Air Pollution: Residents Struggle To Breathe In Bayelsa’s Tombia Community

Channels Television  
Updated December 29, 2016

rivers-state-soot-in-the-airResidents and indigenes of Tombia Community in Yenagoa Local Government Area of Bayelsa State say they are struggling to breathe as a result of air pollution.

They suspect the pollution is from oil and gas facilities located near the community.

The situation is severe, with poor air quality in communities surrounding the Gbarantoru gas plant.

This is coming weeks after a thick soot was reported to be hanging in the atmosphere in Port Harcourt, the capital of Rivers State.

Respiratory Complications

The Community Development Committee Chairman in Tombia, Mr Seigha Akoko,  said that the development had adversely affected respiratory functions of residents in the past few days.

He said residents of the community had reported the pollution of air in the areas surrounding the gas facility operated by Shell Petroleum Development Company (SPDC) to the leadership of the communities.

“Our people and subjects have reported the pollution of the air around us here in the past few days, leading to respiratory complications and we have noticed several birds dropped from the air and died.

“The Paramount Ruler has summoned his cabinet and other levels of community leadership and the issue of deteriorating air quality was exhaustively discussed.

“We do suspect that it might be from the gas plant around us at Gbarantoru. So, we want the relevant government agencies to investigate and come up with results, apart from the air pollution, effluents from the facility have made the water toxic and wiped out the fish stock.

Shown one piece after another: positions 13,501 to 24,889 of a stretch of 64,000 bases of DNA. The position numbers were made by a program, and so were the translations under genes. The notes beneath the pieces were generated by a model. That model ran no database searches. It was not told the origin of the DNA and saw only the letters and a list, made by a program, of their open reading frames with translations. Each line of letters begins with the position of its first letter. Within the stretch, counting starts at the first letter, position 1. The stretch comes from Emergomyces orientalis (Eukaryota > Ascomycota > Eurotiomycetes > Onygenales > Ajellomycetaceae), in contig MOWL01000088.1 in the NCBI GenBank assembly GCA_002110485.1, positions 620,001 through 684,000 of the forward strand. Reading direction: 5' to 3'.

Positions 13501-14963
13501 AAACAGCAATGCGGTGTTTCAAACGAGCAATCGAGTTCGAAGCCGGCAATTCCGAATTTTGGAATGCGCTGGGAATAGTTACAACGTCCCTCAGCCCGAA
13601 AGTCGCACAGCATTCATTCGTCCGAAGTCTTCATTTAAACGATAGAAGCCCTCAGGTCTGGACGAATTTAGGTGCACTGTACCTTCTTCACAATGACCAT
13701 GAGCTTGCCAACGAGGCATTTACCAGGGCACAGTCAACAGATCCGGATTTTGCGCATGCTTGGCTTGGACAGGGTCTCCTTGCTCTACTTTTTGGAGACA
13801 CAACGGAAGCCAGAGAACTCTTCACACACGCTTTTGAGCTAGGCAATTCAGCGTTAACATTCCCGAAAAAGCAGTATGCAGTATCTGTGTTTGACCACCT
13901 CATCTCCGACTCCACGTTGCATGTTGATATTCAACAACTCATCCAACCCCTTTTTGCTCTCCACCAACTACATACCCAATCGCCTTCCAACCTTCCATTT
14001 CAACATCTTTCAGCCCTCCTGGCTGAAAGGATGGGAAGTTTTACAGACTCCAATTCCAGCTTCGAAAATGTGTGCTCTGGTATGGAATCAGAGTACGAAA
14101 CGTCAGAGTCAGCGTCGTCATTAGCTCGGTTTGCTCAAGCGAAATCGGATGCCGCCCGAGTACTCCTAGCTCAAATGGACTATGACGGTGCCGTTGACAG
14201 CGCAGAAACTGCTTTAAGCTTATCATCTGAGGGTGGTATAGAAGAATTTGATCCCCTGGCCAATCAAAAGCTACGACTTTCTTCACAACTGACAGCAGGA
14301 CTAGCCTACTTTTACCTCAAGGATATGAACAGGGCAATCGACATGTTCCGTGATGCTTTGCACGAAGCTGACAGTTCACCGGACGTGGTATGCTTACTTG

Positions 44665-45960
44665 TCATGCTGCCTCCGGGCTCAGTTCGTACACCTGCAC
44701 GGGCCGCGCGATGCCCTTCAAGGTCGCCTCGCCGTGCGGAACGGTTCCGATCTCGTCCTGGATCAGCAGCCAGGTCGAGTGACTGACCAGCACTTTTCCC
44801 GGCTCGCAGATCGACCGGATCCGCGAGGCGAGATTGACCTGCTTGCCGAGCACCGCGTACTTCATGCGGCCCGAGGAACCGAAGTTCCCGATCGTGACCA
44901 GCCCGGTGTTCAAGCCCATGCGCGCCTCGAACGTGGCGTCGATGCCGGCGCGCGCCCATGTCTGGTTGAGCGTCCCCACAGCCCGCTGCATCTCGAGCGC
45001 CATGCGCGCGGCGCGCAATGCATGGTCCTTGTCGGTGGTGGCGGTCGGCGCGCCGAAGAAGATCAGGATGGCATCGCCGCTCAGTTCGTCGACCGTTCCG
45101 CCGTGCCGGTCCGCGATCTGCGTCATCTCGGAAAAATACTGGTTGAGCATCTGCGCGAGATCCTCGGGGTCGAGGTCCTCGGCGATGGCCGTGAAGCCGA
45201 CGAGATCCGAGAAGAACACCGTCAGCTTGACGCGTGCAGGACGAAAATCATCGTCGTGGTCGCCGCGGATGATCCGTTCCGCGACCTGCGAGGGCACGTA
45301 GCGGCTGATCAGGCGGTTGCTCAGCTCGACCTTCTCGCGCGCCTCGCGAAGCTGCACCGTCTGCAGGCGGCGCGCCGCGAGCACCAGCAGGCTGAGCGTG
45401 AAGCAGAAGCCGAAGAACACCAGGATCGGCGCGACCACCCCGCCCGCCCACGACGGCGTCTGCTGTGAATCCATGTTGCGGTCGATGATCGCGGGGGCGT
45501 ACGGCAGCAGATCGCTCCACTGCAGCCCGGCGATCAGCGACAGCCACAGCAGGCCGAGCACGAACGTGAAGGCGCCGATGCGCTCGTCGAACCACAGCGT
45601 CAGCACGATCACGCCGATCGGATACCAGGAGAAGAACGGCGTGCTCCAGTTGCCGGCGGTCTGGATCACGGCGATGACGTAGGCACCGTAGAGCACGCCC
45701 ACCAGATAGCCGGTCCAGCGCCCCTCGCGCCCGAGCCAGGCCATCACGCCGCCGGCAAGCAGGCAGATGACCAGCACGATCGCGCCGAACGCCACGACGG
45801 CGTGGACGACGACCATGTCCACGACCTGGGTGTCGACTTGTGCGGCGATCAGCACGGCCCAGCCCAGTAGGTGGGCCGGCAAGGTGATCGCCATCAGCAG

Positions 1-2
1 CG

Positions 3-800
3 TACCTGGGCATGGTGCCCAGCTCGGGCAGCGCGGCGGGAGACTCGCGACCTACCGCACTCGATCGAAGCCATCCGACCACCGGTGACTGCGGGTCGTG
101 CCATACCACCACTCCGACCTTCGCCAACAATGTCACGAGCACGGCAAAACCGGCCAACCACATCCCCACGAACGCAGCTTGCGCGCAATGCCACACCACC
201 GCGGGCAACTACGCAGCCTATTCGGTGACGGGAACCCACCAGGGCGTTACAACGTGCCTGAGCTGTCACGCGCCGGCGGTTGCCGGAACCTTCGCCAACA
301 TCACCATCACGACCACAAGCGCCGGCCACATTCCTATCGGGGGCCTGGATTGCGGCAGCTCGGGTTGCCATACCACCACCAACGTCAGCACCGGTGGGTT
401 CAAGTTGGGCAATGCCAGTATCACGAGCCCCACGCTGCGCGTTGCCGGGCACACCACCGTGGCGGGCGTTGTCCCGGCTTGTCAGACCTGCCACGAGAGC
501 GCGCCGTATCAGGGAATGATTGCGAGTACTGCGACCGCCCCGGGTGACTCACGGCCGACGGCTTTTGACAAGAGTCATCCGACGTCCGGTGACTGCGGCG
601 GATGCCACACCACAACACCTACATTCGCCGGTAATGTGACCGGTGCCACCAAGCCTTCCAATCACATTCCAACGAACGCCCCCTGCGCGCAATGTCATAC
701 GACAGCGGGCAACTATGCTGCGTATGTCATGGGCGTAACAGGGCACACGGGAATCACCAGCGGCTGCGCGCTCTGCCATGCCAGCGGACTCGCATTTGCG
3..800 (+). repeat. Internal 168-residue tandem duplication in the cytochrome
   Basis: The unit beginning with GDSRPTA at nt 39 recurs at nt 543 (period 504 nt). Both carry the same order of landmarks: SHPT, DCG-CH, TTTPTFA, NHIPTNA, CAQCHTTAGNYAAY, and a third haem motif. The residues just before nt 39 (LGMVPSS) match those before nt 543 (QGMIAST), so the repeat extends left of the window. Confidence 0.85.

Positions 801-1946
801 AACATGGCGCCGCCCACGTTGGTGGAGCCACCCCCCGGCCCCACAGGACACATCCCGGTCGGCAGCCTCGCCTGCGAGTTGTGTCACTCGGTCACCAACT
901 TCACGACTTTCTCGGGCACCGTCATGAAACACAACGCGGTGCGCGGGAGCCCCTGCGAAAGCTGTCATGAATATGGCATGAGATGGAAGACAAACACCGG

“A lot of strange things happen along the Taylor Creek, the waters no longer supply fish as used to be the case before the gas plant started operations.

“We want air quality tests to be conducted while those having respiratory difficulties should be immediately attended to, so as to trace the source. The problem is that we do not have access to the equipments to conduct most of these tests

“Our fear is that the toxicity levels here is higher than the tolerance limits and we do hope that the studies are conducted fast,” Akoko said.

Channels Television’s correspondent, Oyindoubra Timi-Wood, who visited the community reports that some residents in the area attributed respiratory difficulties they faced to the suspected air pollution.

“I have been noticing difficulties with breathing and feel pains in my lungs for the past three days, and some other people have complained of the same symptoms I am going to seek medical attention after the holidays,” a Tombia resident said.

The spokesman for the SPDC, Mr Precious Okolobo, denied that the air pollution was from its gas processing and gathering faculty.

He said: “There is no air pollution from our Gbarantoru the plant . The plant is running efficiently. Moreover, a similar thing was reported in Port Harcourt where we do not have a gas plant”.

“There is a general problem that people do not understand and people have no right to blame SPDC for everything that goes wrong”.

Residents of Port Harcourt recently started noticing black deposits on their rooftops and their cars. Their concern became deepened when the real cause or origin of the soot was unknown.

Government and residents of Rivers State had expressed worries, as scientists try to unravel the true cause of black soot.

A resident, Mr Sam Emejuru, believes there is a product of combustion which is an incomplete burning process that emits carbon.

“There are many industries that process hydro-carbon materials. Activities of illegal refineries is also a possible cause,” he said.